Study Tips for Biology Majors

Biology is a wide-ranging field that encompasses the discrete calculations of mathematics (biophysics, computational biology), the more subjective analysis of psychology (social sciences, niche behavior) and the exhaustive lists of pathways that define life (metabolomics, proteomics). Studying for this wide array of areas can make a undergraduate career in biology a difficult task. But there are a number of ways to prepare yourself for success in any curriculum in biology.

1) Stealth studying – This is by far the most effective way to study for any subject matter. It involves small study sessions “hidden” throughout your day, starting from the very beginning of the course. This constant reinforcement greatly increases your ability to retain information and recall that information later. (For a more detailed explanation: It takes some work, but it pays off by minimizing the stress of last minute cramming. Unfortunately, this doesn’t leave much room for procrastination, so you must be willing to start early and keep working.

2) Stay involved in biology – It’s easy to ignore biology once you are outside of the classroom. It’s almost as if it’s your right to reserve talk of biology for designated class or study times. But the best way to become knowledgeable in the field is to read and be immersed in biology outside of the class. Find some areas of biology that are interesting, and read an article or two every week. It would only take an hour or two of your time and the benefits are concrete and vast. The papers will bring up new questions and increase your interest, making it easier to be interested in your class material. Also, over the years of your undergraduate studies, it will be easier to understand new material because of your stronger background in biology. Consider taking papers with you on long car rides or even browse research articles during meals.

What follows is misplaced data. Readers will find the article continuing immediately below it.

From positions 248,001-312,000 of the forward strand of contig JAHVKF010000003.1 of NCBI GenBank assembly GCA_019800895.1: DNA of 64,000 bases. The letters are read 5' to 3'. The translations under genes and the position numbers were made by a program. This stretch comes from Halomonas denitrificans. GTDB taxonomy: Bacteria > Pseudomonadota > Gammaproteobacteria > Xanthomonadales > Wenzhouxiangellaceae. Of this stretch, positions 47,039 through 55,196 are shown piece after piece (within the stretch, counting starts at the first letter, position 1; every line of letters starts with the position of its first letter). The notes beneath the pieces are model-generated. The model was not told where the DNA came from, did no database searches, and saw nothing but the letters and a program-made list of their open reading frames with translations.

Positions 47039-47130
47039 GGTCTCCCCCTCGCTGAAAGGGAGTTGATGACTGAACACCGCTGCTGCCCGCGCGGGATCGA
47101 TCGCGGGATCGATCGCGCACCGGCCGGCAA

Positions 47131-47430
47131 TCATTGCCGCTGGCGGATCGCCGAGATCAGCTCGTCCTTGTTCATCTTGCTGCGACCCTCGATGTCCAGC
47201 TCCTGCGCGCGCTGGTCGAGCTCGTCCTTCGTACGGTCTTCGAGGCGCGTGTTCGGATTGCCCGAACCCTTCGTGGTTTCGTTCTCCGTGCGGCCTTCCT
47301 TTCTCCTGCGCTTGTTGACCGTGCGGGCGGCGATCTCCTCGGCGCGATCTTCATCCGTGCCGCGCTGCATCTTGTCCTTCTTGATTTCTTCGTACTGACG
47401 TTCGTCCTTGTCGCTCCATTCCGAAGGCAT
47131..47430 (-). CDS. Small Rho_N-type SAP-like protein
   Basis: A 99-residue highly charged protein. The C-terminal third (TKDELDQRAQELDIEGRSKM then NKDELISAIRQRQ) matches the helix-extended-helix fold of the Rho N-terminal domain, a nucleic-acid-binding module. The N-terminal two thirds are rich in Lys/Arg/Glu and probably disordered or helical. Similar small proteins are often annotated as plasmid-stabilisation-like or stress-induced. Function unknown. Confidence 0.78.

3) Research – This is similar to the previous post. While not directly applicable to studying for a specific test, being involved in undergraduate research will make you more generally knowledgeable in biology. You will grasp new material more effectively and your understanding of the basic and over-arching themes will grow dramatically. You will have real exposure to the field and you’ll be surprised at how much you retain when you work directly with the research and systems you are trying to learn.

4) Diagrams – Biology, at its essence, is about the interactions between systems. Whether we are talking about the social interactions between creatures or atomic interactions that govern a cell membrane, there are pathways and systems that can be mapped and diagrammed. Studying from a diagram can assist visual learners where simple auditory information may not be sufficient. Also, the actual creation of the diagram or system map can help more tactile learners grasp the information readily. There are many large systems diagrams available online too. Consider buying a few and placing them on the walls of your apartment or dorm room. Not only will you proudly display your passion for biology, the occasional glance at the material might actually stick!